We met with her ECI guy, the vision educator and the mobility therapist. They all 3 read me their reports (bringing me copies of it on Friday) and then they told me thier goals and I agreed to them. Then they asked if there was anything I wanted to work on and i said her movement which was already a goal.
I am VERY comfortable with her vision educator who will be the main one that she will have as long as we are in this school district. She made it clear that no one can meet with Avery unless she is there and I felt very confident that she was in good hands!
That's fabulous about Avery's team! I love hearing the good stories I don't want to make my team sound bad - they're all wonderful people, and I think part of why I feel so overrun is that they all want so much for Danny after seeing him for so long. They're part of our family.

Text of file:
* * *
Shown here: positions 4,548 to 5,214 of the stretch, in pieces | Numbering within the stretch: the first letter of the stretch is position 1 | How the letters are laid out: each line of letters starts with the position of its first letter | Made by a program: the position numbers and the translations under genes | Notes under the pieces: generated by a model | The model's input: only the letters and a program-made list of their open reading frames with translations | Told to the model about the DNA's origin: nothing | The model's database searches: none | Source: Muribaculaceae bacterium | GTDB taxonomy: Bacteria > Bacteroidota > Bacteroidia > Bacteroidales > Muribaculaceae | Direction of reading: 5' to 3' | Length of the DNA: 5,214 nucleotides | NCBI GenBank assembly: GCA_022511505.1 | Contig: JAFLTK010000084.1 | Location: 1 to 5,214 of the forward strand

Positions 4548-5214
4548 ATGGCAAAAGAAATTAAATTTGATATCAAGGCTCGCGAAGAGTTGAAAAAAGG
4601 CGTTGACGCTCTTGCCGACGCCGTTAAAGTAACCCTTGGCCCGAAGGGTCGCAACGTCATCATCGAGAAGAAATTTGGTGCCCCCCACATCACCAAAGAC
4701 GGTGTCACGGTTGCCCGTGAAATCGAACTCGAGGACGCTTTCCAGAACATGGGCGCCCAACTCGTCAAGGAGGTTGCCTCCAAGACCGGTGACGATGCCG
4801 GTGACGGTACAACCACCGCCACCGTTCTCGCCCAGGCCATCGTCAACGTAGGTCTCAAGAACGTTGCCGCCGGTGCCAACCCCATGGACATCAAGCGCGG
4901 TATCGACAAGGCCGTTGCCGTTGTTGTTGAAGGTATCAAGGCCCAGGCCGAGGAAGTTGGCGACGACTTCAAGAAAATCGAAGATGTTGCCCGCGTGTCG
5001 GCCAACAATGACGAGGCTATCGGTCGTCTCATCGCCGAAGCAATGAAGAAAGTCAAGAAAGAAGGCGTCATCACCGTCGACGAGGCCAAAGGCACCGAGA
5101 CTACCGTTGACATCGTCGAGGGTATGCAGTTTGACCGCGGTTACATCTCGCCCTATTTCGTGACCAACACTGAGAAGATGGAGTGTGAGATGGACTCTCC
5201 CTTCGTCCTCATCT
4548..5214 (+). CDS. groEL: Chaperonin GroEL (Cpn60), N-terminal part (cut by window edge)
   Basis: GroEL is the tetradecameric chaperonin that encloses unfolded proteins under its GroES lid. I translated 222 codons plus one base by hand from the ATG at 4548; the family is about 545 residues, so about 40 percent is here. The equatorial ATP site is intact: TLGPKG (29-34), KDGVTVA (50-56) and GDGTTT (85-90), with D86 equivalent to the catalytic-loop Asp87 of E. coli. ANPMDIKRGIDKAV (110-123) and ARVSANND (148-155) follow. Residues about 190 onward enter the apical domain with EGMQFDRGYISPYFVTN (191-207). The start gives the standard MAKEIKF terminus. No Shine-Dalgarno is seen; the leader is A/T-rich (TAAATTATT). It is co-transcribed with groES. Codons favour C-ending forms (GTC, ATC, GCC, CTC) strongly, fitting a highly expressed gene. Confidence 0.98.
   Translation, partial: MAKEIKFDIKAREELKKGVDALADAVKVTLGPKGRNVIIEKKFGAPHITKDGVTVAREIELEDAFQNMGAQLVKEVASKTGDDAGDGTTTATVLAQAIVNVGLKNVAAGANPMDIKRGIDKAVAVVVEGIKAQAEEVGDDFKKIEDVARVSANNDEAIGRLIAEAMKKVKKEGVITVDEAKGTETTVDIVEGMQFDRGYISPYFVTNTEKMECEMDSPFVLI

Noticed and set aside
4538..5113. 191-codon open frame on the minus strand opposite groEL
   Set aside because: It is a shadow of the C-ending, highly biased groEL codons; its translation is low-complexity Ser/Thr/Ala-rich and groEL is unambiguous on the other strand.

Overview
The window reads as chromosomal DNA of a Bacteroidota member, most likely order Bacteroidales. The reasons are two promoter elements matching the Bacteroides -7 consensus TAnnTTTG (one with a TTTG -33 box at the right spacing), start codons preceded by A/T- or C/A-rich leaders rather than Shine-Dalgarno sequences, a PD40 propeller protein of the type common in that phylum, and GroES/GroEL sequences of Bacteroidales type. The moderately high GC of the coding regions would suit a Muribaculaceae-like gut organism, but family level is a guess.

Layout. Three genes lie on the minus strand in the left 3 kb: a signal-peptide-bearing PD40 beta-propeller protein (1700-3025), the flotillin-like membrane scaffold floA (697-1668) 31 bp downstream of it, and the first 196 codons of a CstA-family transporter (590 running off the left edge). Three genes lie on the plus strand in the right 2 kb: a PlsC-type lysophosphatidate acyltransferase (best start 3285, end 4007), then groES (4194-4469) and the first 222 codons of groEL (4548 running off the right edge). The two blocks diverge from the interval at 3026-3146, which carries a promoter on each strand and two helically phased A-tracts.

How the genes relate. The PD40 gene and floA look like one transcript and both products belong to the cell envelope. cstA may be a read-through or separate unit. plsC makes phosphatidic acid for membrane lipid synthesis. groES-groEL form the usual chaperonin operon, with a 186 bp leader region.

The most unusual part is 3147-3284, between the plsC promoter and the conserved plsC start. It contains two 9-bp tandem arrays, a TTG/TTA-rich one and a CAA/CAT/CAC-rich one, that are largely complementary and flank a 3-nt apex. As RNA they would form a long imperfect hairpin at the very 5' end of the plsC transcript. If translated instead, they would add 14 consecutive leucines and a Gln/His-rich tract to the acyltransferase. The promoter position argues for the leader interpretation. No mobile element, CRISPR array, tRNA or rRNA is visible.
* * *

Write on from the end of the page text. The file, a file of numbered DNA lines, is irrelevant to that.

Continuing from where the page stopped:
I'm actually really sad to hear your ladies' feelings about these meetings That is not the way they should be going, at all. The point of the IEPs and the IFSP's are to make you a part of the planning process and to make sure that your children are getting all that they need- and you are their mothers, you know better than any therapist or specialist what they need, so you should not be feeling like you are talked down to or like they are just talking about your child in front of you.
Kel, if you think that a test is not suited for your child, or that a question might not apply, you should include that in your answers. Some tests are required by the state and the specialists have to do them in order to even apply for the aid that Danny needs. But they should be noting in the test that the scores may not reflect true life because he is hearing impaired and may not encounter the items being addressed (like a phone being used)
I really think that if you tell them how you feel, they will listen. They are there to help. I look forward to these meetings with Jonah's team, because it makes me feel at ease to know that there is a plan of action going on, and I strongly feel that is how you ladies should view it too. There's something not right about the way they are handling the meetings if this is the way you feel, and other parents must feel the same way, so definitely bring it up to someone.
Click the blinkies!
Thank You, Pattyandthemoos, for my beautiful siggy!